Clinical development, registration, and introduction of human rotavirus vaccine: The Latin American experience
Schael, Irene Perez
Linhares, Alexandre da Costa
Velázquez, F. R
Colindres, Romulo E
Rotavirus (RV) is the leading cause of severe gastroenteritis (GE) among infants and young children worldwide, accounting for 453,000 deaths in children aged <5 years. In Latin America rotavirus causes an estimated 15,000 deaths annually and accounts for 20–70% of acute gastroenteritis cases requiring hospitalization. This results in an estimated annual cost of approximately US$86 million. The most common G type has been G1 (∼50%), followed by G4, G3 and G9, although regional and temporal variations are significant. There are currently two effective rotavirus vaccines: a single-strain, human attenuated-based (RotarixTM, GlaxoSmithKline Biologicals), and a five-strain, bovine-human reassortant vaccine (RotaTeqTM, Merck and Company). The pioneering strategy behind the development and licensure of RotarixTM was part of a new paradigm for global vaccine research and development focusing on introduction first in countries with greatest medical needs. Rotarix™ demonstrated high efficacy and a good safety profile in Phase II and III clinical trials performed in Latin America. In the pivotal phase III study involving 11 Latin American countries a 2-year efficacy of 81% (95% CI: 71–87) was achieved against severe rotavirus acute gastroenteritis. A high protective efficacy was observed against severe rotavirus gastroenteritis caused by G1 and non-G1 strains. RotarixTM proved to be safe regarding intussusception (IS) in a two-dose vaccine schedule beginning at 6–12 weeks of age. First registered in Mexico in July 2004, Rotarix™ gained World Health Organization (WHO) prequalification in February 2007 and has been introduced for routine use into the universal mass vaccination programs of Brazil, Panama, Mexico, Venezuela, Ecuador, Guatemala, Honduras, Colombia, Paraguay, Bolivia, Peru, and El Salvador. The main factors influencing the decision-making process of introducing rotavirus vaccines in Latin American countries included: (a) demonstration of good efficacy/safety profiles; (b) political decision to decrease mortality; (c) decision from ministries of health; (d) availability of data on the disease burden; (e) cold chain available; and, importantly (f) the use of PAHO's Revolving Fund for the purchase of vaccines. Post-licensure studies have shown 76% (95% CI: 64–84%) effectiveness in El Salvadoran children and 76% (95% CI: 58–86%) to 85% (95% CI: 53–94%) in Brazil. Observational studies in Panama, Mexico, El Salvador and Brazil reported reduction in all-cause diarrhea-related hospitalizations at rates of 22–37%, 11–40%, 35–48%, and 17–48%, respectively. The decline in diarrhea-associated deaths reached 35% (95% CI: 29–39%) in Mexico and ranged from 22% (95% CI: 6–45%) to 33% (95% CI: 15–52%) among Brazilian children. A low, increased risk of intussusception was detected among Mexican infants within 7 days after first vaccine dose [odds ratio, 5.8 (95% CI: 2.6–13)]. Continuous and expanding post-licensure rotavirus surveillance studies are needed to better assess the effect of universal vaccination in Latin American countries and elsewhere.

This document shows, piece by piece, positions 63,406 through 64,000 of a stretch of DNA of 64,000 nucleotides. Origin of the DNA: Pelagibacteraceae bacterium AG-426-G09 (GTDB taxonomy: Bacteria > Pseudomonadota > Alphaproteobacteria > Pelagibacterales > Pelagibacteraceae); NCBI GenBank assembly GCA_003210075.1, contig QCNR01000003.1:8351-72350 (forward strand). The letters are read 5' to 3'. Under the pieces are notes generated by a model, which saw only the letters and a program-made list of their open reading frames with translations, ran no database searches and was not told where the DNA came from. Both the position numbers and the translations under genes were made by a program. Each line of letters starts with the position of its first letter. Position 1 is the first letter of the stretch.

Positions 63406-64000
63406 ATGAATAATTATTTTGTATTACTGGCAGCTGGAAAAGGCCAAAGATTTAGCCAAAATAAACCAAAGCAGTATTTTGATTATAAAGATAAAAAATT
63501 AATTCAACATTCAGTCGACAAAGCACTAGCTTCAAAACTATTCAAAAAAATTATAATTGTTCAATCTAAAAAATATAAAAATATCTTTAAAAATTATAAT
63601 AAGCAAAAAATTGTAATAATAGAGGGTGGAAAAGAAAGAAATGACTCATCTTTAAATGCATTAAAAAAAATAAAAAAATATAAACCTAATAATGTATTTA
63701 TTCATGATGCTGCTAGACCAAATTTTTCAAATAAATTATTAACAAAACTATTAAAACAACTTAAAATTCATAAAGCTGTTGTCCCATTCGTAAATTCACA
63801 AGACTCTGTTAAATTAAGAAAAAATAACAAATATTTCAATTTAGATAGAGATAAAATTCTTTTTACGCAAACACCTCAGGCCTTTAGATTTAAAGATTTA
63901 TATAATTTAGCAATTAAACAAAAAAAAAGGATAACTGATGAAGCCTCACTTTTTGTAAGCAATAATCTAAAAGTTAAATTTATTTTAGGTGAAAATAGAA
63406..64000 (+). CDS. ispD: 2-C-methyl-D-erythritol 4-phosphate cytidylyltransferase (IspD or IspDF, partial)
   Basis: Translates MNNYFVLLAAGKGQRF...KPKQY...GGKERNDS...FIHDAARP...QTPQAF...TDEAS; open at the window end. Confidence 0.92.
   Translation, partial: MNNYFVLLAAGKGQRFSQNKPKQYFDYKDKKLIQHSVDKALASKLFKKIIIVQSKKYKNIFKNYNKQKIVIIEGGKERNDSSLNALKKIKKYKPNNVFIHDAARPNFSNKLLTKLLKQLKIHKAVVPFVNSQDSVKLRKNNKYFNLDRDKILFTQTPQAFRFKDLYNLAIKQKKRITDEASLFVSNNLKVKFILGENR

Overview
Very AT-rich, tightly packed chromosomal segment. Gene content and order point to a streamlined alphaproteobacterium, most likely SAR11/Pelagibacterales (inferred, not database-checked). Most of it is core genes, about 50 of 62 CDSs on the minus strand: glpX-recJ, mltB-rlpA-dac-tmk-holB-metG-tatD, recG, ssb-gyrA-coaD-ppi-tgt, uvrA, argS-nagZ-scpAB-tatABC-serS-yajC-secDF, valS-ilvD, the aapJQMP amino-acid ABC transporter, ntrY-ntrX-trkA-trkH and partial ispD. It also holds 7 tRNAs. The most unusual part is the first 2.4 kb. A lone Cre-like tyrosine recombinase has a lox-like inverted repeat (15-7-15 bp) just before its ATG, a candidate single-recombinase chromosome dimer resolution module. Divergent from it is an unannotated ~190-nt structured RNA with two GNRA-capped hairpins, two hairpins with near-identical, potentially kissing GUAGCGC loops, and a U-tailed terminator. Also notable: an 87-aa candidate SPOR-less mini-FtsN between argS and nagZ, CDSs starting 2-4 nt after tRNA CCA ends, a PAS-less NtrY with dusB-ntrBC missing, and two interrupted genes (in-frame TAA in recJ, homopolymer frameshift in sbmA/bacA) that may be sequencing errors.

xmlui.dri2xhtml.METS-1.0.item-citationSCHAEL, Irene Perez et al. Clinical development, registration, and introduction of human rotavirus vaccine: The Latin American experience. Trials in Vaccinology, v. 1, p. 10-20, 2012.
Vacinas contra Rotavirus / provisão & distribuição